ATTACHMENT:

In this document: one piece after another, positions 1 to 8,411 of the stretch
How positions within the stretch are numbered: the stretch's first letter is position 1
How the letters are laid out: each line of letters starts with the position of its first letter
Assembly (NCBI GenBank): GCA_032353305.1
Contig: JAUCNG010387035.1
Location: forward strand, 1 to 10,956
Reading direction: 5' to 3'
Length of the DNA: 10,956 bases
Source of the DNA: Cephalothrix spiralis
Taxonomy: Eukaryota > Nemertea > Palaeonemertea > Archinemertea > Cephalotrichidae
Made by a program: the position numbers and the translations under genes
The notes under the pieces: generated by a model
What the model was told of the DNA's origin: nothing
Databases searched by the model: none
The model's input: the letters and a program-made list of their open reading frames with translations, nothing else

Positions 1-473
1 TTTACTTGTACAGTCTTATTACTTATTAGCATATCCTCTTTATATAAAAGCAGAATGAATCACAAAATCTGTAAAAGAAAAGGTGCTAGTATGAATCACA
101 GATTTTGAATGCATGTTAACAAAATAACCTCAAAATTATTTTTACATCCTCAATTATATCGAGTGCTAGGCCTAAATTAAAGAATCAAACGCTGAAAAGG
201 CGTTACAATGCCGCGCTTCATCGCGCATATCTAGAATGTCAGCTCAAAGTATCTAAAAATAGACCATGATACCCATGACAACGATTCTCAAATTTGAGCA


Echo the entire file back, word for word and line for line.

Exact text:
In this document: one piece after another, positions 1 to 8,411 of the stretch
How positions within the stretch are numbered: the stretch's first letter is position 1
How the letters are laid out: each line of letters starts with the position of its first letter
Assembly (NCBI GenBank): GCA_032353305.1
Contig: JAUCNG010387035.1
Location: forward strand, 1 to 10,956
Reading direction: 5' to 3'
Length of the DNA: 10,956 bases
Source of the DNA: Cephalothrix spiralis
Taxonomy: Eukaryota > Nemertea > Palaeonemertea > Archinemertea > Cephalotrichidae
Made by a program: the position numbers and the translations under genes
The notes under the pieces: generated by a model
What the model was told of the DNA's origin: nothing
Databases searched by the model: none
The model's input: the letters and a program-made list of their open reading frames with translations, nothing else

Positions 1-473
1 TTTACTTGTACAGTCTTATTACTTATTAGCATATCCTCTTTATATAAAAGCAGAATGAATCACAAAATCTGTAAAAGAAAAGGTGCTAGTATGAATCACA
101 GATTTTGAATGCATGTTAACAAAATAACCTCAAAATTATTTTTACATCCTCAATTATATCGAGTGCTAGGCCTAAATTAAAGAATCAAACGCTGAAAAGG
201 CGTTACAATGCCGCGCTTCATCGCGCATATCTAGAATGTCAGCTCAAAGTATCTAAAAATAGACCATGATACCCATGACAACGATTCTCAAATTTGAGCA